More than 140 years later, eyewitness accounts of the alleged creature are still coming in. In one recent alleged sighting in Conecuh County near the Conecuh National Forest, a truck driver reported a 6-to-7-foot black, hairy "man-like" creature crossing the road in front of him, leaving large footprints behind as it entered the woods. In Andalusia near the same forest, a woman was closing her barn doors one evening when she looked up and saw a creature covered in orange-tinted hair weighing about 450 pounds staring at her before it bounded into the woods.

According to the Bigfoot Field Researchers Organization, there have been 98 reports filed in Alabama since the organization began keeping track in 1995. Only 78 miles south of the state capital in the town of Evergreen, there have been so many recent sightings that in February 2017 Mayor Pro Tem Luther Upton helped declare the town the Bigfoot Capital of Alabama.

Vince Lauria, an investigator with the Southwest Alabama Bigfoot Hunters, says the reports describe a similar creature.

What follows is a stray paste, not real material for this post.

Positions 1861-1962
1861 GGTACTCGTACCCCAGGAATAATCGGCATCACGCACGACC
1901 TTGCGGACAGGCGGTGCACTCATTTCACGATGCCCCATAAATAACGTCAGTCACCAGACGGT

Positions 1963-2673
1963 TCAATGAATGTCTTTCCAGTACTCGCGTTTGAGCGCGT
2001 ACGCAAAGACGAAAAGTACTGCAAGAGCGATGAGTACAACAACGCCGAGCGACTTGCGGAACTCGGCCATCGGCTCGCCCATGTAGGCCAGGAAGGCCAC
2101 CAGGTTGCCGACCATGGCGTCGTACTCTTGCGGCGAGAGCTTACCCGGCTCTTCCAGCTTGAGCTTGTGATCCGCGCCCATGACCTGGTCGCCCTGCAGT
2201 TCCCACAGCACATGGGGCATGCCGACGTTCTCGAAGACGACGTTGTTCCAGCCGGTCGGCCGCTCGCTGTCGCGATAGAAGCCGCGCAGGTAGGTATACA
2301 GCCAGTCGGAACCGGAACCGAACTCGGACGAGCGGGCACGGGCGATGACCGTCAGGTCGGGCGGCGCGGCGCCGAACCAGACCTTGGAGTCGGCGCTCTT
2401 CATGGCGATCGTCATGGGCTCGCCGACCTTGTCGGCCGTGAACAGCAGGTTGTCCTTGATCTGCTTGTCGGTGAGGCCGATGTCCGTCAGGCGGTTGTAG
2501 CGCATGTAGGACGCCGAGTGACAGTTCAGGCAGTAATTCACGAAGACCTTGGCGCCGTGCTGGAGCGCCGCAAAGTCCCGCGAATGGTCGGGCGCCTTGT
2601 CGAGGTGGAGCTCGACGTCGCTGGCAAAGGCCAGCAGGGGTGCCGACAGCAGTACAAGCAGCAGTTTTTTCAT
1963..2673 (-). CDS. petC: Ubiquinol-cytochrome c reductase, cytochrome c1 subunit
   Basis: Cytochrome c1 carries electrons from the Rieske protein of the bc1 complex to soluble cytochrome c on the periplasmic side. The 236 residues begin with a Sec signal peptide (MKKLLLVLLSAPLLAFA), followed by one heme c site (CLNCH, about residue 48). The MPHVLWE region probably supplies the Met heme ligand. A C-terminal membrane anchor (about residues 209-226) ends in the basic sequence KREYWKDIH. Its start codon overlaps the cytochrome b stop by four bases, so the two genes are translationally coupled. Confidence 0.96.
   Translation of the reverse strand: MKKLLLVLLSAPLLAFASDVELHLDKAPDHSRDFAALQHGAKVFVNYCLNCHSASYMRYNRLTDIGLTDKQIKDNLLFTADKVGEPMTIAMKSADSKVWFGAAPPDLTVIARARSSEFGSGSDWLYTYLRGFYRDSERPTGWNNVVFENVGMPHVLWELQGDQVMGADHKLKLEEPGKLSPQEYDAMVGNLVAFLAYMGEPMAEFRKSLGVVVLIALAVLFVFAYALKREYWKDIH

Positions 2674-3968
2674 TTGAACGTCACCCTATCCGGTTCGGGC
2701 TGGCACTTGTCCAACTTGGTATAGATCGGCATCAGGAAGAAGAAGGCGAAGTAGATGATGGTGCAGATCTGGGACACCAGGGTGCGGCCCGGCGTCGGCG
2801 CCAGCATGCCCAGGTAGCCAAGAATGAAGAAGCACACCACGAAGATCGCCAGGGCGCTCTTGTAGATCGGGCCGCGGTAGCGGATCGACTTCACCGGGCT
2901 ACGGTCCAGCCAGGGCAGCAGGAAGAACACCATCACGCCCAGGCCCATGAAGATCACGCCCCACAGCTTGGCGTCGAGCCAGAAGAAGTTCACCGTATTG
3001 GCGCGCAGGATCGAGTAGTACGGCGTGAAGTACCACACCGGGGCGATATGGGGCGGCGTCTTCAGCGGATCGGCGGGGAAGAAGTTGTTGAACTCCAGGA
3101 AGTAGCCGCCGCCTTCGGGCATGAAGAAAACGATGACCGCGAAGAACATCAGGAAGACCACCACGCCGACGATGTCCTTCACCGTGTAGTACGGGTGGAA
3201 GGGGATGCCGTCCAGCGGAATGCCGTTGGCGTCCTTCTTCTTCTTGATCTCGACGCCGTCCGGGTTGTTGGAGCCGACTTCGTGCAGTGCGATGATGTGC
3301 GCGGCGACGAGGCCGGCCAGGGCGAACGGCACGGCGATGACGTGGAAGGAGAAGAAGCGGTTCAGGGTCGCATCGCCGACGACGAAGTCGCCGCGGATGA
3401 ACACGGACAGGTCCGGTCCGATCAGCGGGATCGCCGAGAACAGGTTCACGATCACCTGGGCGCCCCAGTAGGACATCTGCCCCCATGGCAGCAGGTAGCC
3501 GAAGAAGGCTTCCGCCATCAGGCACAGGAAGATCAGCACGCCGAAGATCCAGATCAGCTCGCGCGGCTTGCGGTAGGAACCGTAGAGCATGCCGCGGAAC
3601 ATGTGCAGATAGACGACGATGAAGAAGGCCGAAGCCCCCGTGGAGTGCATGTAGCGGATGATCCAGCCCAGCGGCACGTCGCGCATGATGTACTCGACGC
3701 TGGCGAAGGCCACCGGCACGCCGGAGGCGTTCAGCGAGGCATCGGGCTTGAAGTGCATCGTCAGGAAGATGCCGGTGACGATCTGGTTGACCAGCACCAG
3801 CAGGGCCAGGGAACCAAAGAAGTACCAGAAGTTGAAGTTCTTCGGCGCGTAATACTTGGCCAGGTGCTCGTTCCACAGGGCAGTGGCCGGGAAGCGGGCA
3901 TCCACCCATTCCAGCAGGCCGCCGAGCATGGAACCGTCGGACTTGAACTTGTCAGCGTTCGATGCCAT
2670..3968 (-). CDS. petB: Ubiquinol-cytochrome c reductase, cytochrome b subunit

"[The creature is] 6 to 8 feet tall with long hair—not fur—sometimes with a human looking face other times like an ape," he says. “[The hair is] reddish in color, although some are black. They have a sagittal crest (pointy head), broad shoulders, large muscles and are fast moving sometimes; other times, they seem unconcerned and just plod off into the brush.”

Lauria went on to say that the sightings appear to have another thing in common: They generally occur near large bodies of water such as rivers, large creeks, and swamps.

Investigating the Investigators

Leave No Trace has adopted Bigfoot as their mascot.
Leave No Trace has adopted Bigfoot as their mascot. Joe Cuhaj

There are many reasons why and how people become investigators looking for evidence that Bigfoot exists. In the case of Lee Peacock, a reporter for The Evergreen Courant, it just sort of happened.

"I first became involved in the search for Bigfoot through my job as a reporter at the newspaper," Peacock said. “Out of the blue, we started getting reports from readers about possible sightings and it snowballed from there. I never really appreciated how interested people are in Bigfoot, but apparently, it’s a subject a lot of people like to read about.”

Investigators say interviewing witnesses is a balancing act, during which they try to uncover all possible information while making the witness feel comfortable without being judged.

"Friendliness is important and there is a need to avoid leading questions," Lauria said. “If a witness is willing, it is often a dam being broken and they tell everything.”